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by D. K. Williams
November 13, 2001

Rocco Scarfone and Rick Francis recently discussed their three game stint as acting coaches during Graeme Townshend's suspension.

"It was a decision that myself and Graeme made from an organizational standpoint," Rocco Scarfone said during coach Townshend's weekly radio show on November 5.

"Without Graeme having an assistant coach, it was just the next natural thing to do, and [we] brought Rick Francis in and we just went and did it."

Arley Johnson asked Scarfone about his emotions as he undertook the responsibility, and if he was nervous.

"Not nervous. Sometimes in life you get dealt a hand and you go with it. This is the hand we were dealt and you just jump in and do the best job you can."

Arley asked Executive Vice President of Sales and Marketing, Rick Francis, about his hockey family and whether or not he asked his father, Emil "The Cat" Francis or his brother, Bob Francis, for any coaching tips. Emil was a long time NHL player and coach. Bob is the head coach of the NHL Phoenix Coyotes.

"I talked to both of them," Francis said. "I talked to my dad about what were some of the coaching tactics that would be simple, to keep the game simple."

"I talked with my brother a little bit. If you look at the way Phoenix plays the game, they play within themselves. Every road game they play, they play a 0-0, 1-1, 2-1 game."

"They wait for the opposition to make a mistake, they capitalize on that and hopefully they can come out with two points, or at least a point on the road."

"I think that at least from the simplicity of these three games, that Rocky and I pitched in and helped out while Graeme was on the sidelines as the eye-in-the-sky, you try to keep the game simple."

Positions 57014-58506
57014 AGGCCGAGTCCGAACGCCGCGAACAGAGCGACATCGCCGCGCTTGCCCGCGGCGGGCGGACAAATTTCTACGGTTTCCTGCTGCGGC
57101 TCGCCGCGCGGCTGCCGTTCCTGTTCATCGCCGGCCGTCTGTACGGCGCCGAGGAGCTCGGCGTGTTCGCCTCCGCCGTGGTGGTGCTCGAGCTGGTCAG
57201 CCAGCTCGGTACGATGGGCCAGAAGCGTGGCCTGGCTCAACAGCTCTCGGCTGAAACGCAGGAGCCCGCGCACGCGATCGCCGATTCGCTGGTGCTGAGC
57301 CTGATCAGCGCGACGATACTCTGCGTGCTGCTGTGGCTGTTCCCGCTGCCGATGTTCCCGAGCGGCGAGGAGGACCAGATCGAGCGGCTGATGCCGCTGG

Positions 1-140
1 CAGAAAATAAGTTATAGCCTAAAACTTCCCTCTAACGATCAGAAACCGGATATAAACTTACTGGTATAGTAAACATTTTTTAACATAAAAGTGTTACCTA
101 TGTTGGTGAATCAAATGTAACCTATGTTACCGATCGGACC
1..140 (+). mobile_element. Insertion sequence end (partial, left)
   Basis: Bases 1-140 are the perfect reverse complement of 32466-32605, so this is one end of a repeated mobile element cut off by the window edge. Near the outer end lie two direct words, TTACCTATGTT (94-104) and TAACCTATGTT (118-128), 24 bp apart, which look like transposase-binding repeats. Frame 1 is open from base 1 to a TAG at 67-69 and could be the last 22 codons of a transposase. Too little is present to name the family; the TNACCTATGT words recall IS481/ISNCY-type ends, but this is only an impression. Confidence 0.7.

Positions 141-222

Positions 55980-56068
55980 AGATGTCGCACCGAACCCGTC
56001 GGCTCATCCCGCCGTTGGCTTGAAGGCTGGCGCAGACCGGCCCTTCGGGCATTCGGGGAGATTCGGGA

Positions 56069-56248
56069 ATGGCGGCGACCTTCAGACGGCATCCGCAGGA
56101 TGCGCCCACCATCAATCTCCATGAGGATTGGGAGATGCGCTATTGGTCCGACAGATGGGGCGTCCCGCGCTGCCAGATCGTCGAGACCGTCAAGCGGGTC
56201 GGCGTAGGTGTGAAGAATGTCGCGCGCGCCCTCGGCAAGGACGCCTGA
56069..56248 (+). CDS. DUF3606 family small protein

"We tried to win our face-offs, hopefully capture 60% of those, and if you win the face-offs in the defensive zone you have control of the puck, they can’t score. If you win the face-offs in the offensive zone it presents a scoring opportunity, that was number one."

"Number two is the giveaways. If we chip the puck off the wall, get it out of our zone, and capture the neutral zone and then forecheck and win the offensive zone, you are going to take it zone by zone by zone. Keep the game simple."

"Third, which Graeme has expressed right from training camp, is you want to be physical. Hits are number three. It doesn’t mean you have to put a guy up in the penthouse or the rafters, but you need to finish your checks. "

"And if you are making a play offensively, you have to take the hit to make the play. That is just the real basics of the game. It worked in a small arena, like in Columbia, which is as about as short an ice surface as the old Boston Garden, which was 185’ by 85’, so the best way to get puck out of your zone is to chip it up the wall, capture the neutral zone, forecheck and that is the real basics and simplicity of the game."

Townshend said that "one thing they did that I wouldn’t have done was put Chris Brassard out for a shootout [against Columbia], but it worked so who am I to argue about that.